Opinion

Norton: June 22 will be a glimpse into future of Scottsdale politics

Posted 6/18/21

Within an hour of each other on Tuesday, our City Council and our SUSD Governing Board will both meet. Both will open up the meeting for in-person attendance, the first time since mid-2020 that has …

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Opinion

Norton: June 22 will be a glimpse into future of Scottsdale politics

Posted

Within an hour of each other on Tuesday, our City Council and our SUSD Governing Board will both meet. Both will open up the meeting for in-person attendance, the first time since mid-2020 that has happened.

On that day and at those two locations we will learn a lot about what the next year holds in store for us.

The last SUSD in-person meeting was shut down when the mob that showed up behaved so poorly there was no chance to continue without the conflict escalating, let alone a chance to complete the task of governing our district.

When interviewed about that disruption, the leaders of the protest group innocently claimed that it wasn’t them that did it. Some nasty outsiders intervened and they couldn’t be controlled. Let’s accept that more than questionable explanation for now. The behavior at the meeting on the 22nd will tell us what we need to know.

The City Council meeting will be packed with a similar crowd. It will include those who have loudly objected to the housing of legal immigrants seeking asylum at the former Homewood Suites on Scottsdale Road.

I think back to two of what were previously the most contentious years in Scottsdale history. From the summer of 2016 through mid-2018, SUSD was rocked with the scandals of the Birdwell era. And the city was rocked by the opposition to the Desert Discovery Center.

During those periods of protests, the city continued to respect the process of governing. Mayor Lane made it clear that those who disrupted a meeting would be removed and charged by Scottsdale police. SUSD’s Governing Board made it clear they would do the same. Those threats weren’t really necessary.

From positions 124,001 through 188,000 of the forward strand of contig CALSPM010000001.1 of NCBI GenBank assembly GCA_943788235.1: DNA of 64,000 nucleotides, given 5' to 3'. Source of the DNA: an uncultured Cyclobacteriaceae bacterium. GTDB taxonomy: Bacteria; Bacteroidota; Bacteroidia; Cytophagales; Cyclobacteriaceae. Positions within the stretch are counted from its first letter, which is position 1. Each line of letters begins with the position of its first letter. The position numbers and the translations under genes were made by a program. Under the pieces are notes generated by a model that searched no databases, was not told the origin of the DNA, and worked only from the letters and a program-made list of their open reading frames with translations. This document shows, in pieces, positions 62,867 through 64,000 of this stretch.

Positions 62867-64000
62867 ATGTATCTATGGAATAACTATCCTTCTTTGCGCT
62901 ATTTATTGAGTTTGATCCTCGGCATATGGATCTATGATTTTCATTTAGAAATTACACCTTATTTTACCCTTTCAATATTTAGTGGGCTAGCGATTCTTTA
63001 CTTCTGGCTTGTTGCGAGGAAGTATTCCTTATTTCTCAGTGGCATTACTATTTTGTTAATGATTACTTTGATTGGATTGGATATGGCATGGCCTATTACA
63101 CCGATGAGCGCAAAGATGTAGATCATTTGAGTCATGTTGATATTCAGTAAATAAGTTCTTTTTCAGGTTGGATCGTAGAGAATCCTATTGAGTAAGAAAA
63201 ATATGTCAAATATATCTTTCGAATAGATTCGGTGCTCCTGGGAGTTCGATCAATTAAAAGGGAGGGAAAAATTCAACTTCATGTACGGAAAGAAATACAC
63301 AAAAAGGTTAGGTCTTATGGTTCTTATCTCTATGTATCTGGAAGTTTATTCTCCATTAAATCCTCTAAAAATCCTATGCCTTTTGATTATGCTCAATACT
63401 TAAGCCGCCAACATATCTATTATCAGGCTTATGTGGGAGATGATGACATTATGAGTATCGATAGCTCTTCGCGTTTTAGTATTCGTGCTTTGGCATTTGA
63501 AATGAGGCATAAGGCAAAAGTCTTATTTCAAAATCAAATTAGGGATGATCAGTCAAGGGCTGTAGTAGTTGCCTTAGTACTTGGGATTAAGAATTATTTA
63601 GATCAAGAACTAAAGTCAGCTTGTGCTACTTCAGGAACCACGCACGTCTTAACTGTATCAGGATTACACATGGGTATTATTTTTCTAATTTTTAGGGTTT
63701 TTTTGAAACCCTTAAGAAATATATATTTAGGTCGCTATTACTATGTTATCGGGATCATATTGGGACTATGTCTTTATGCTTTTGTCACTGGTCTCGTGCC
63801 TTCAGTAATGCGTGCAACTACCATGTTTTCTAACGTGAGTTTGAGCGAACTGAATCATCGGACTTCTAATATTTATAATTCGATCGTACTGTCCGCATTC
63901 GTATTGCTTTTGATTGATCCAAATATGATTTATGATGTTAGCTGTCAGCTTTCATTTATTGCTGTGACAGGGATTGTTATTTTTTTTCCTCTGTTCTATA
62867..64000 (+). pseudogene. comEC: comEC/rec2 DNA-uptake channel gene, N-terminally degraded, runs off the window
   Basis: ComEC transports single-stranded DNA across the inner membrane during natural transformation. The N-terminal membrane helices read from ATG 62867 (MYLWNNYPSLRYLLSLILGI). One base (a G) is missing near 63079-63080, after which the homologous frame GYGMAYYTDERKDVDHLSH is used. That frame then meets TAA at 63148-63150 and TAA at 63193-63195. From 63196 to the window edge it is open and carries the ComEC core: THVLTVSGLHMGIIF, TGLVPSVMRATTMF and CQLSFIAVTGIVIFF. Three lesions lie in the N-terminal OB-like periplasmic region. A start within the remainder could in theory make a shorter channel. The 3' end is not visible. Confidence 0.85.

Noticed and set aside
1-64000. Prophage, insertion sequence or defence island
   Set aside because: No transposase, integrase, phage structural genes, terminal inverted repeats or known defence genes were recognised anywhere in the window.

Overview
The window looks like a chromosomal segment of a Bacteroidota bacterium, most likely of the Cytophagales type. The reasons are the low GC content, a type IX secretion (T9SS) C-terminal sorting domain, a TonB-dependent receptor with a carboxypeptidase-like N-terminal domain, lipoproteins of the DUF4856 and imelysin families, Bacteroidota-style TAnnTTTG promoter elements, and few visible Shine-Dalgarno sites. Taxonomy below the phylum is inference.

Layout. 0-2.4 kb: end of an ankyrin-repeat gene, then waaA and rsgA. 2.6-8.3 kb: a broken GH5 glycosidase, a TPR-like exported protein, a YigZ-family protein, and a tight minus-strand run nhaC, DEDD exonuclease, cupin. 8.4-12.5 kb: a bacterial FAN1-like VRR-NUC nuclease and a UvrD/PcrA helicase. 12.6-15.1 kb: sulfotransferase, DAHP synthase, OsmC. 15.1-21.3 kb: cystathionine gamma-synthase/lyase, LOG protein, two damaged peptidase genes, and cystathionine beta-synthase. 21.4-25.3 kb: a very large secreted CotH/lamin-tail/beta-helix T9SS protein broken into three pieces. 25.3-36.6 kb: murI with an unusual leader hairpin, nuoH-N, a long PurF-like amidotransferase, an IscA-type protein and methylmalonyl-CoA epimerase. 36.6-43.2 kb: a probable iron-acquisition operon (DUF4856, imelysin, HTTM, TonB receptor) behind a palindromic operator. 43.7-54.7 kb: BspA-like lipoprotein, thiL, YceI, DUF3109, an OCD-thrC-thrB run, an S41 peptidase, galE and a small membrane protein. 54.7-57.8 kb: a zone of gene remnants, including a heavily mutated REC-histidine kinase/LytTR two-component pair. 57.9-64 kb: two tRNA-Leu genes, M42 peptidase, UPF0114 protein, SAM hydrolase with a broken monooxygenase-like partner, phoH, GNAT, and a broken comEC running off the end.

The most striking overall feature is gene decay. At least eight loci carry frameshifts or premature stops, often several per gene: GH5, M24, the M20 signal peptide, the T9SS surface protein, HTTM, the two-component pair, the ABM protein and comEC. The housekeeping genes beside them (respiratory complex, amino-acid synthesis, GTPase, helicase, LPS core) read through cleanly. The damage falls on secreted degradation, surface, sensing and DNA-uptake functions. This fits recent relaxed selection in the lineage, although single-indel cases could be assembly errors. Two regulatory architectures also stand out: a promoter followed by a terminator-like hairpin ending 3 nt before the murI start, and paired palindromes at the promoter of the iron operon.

While exercising our First Amendment rights to protest, we also respected the need to govern. It was one thing to be loud and noisy outside the Kiva or Board meeting room before the meetings. But inside the meetings we observed the process of governing with respect — and for the most part, in silence.

Much of that respect for the process of governing seems to have dissolved. The politics of 2020-21 are now far too often the “Politics of Destruction-Through-Disruption.”

It is time for us to return to civil debate of the issues — vehement debate when vehement debate is called for — but still civil. It is time to respect the process of governing. If we don’t like the decisions of those we elected the answer is not disruption. The answer is to run a different candidate in 2022.

It is also time for our mayor and our Governing Board to request that Scottsdale police invoke “unlawful trespass” laws for those who refuse to allow our meetings to go forward. Other cities, such as Chandler, have recently done the same thing. Since Arizona strictly enforces an Open Meeting Law statute, the ability to conduct meetings efficiently while the public attends depends solely upon the behavior of those who attend.

Jail is a harsh way to deal with our own neighbors, but it’s time to do precisely that.

Mayor Ortega, please issue the instructions to Chief Walther. Governing Board President Greenburg, please do the same. Treat those who shut down our governing bodies through disruption in the same manner we are treating those who looted the Fashion Square Mall.

Editor’s Note: Mike Norton, long time resident, SUSD parent and executive director of Athena Foundation Scottsdale.

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